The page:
Current Law Requires Transfer of Commission's Permit Fee and Penalty Revenues. Under current law, permit fee revenues collected by the commission do not stay with the commission. Rather, all of the commission's permit fee revenues are transferred to the Coastal Access Account in the State Coastal Conservancy (SCC), to be used for the development and operation of coastal public access projects. Similarly, the commission's enforcement fine and penalty revenues are required to be transferred to the Violation Remediation Account in SCC, to be used for the general purposes of carrying out the Coastal Act.
Fees Should Fully Cover Permitting and Enforcement Costs. We think that fees levied on permittees/developers should, along with any other non-General Fund funding source, fully cover the commission's costs to issue and enforce permits. This is because there is a direct link between the activities carried out by the commission and those who directly benefit from them through their development actions. Doing so would be consistent with the Legislature's actions in requiring the costs of most other environmental regulatory programs, such as those protecting air and water quality, to be largely if not totally reimbursed through industry fees and assessments.
Recommend Legislation to Direct Revision of Fee Schedule. We therefore recommend the enactment of legislation to direct the commission to modify its fee schedule in order that permit fees, combined with other non-General Fund sources including reimbursements and penalties, fully cover the commission's permitting and related enforcement costs.
The implementation of this recommendation would result in General Fund savings of $5.8 million in the budget year, as this is the approximate amount of General Fund that would be replaced by additional fee revenues.
In order that permit fee and penalty revenues collected by the commission can be used to support the commission's permitting and enforce ment activities, we also recommend that the legislation delete the current-law requirement that these revenues be transferred to SCC for purposes of developing and maintaining coastal public access. As discussed above, we think that the commission's permitting and enforcement functions are appropriately supported by these particular funding sources. In addition, we find that substantial funding remains available from recent resources bond measures (Proposition 40 and Proposition 50) for SCC to improve coastal public access.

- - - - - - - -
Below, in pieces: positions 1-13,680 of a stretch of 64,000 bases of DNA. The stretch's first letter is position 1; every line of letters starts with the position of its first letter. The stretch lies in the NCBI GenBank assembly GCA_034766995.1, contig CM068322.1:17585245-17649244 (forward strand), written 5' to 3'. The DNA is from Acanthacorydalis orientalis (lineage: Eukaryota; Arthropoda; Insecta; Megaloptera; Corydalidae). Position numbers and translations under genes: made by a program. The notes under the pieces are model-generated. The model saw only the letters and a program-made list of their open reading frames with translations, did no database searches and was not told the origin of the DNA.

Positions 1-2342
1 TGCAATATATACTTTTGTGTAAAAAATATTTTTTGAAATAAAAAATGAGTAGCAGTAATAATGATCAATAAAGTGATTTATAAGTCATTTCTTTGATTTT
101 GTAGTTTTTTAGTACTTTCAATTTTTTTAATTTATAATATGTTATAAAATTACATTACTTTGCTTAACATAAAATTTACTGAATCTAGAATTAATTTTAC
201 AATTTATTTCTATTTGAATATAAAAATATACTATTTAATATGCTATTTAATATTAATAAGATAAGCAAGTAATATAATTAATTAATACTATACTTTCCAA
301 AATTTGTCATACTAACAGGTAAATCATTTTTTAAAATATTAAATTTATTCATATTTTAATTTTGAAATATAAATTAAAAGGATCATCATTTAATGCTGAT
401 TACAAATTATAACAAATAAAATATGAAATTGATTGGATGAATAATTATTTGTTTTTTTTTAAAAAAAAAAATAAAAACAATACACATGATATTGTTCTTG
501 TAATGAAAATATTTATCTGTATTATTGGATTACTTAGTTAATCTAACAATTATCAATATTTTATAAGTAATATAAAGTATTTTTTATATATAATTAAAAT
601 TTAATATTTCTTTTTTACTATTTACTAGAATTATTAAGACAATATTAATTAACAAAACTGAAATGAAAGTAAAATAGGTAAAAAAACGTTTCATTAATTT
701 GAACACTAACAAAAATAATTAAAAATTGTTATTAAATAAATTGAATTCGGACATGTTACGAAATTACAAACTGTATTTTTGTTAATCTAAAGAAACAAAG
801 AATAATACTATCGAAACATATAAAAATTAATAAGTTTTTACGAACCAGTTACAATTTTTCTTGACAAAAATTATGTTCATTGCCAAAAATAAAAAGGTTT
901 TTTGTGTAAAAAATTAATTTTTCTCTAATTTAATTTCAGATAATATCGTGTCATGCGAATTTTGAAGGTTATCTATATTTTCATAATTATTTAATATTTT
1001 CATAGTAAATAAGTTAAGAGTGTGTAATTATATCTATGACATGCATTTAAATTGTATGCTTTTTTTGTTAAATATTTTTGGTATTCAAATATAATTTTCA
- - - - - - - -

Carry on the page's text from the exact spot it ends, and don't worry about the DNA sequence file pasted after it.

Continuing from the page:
Finally, we recommend that the legislation create a special fund in the commission's budget into which the fee and penalty revenues would be deposited, with expenditures from the fund subject to appropriation by the Legislature. We think that the Legislature's oversight of, and accountability for, the use of the fees are facilitated by depositing the fees into a special fund.
As mentioned previously, the budget proposes to transfer the commission's projected $650,000 of permit and penalty revenues to SCC. If our recommendations were adopted, these revenues would be deposited in the commission's new special fund, for expenditure by the commission on permitting and enforcement.
Recommend Commission Report on Permitting and Enforcement Workload. We think that shifting funding for the commission's permitting and enforcement activities from the General Fund to fees, thereby making the commission less reliant on the General Fund, would also have the benefit of providing the commission with a more stable funding source over time. However, to the extent that increased fee revenues are used simply to replace a General Fund appropriation to the commission of the same amount, the issue remains as to whether the proposed expenditures for these activities are at an adequate level in light of the commission's workload. As mentioned previously, sizable General Fund program reductions in recent years have resulted in significant backlogs in the processing of permit and enforcement actions.
Therefore, we recommend that the commission report to the budget subcommittees, prior to budget hearings, on (1) its projected workload in the budget year to process permit and enforcement actions in a reasonably timely manner, including addressing the backlog that has developed in these activities and (2) the resources required to address this projected workload. We think that the provision of this information will assist the Legislature's evaluation of the proposed level of expenditures for the commission's permitting and enforcement functions.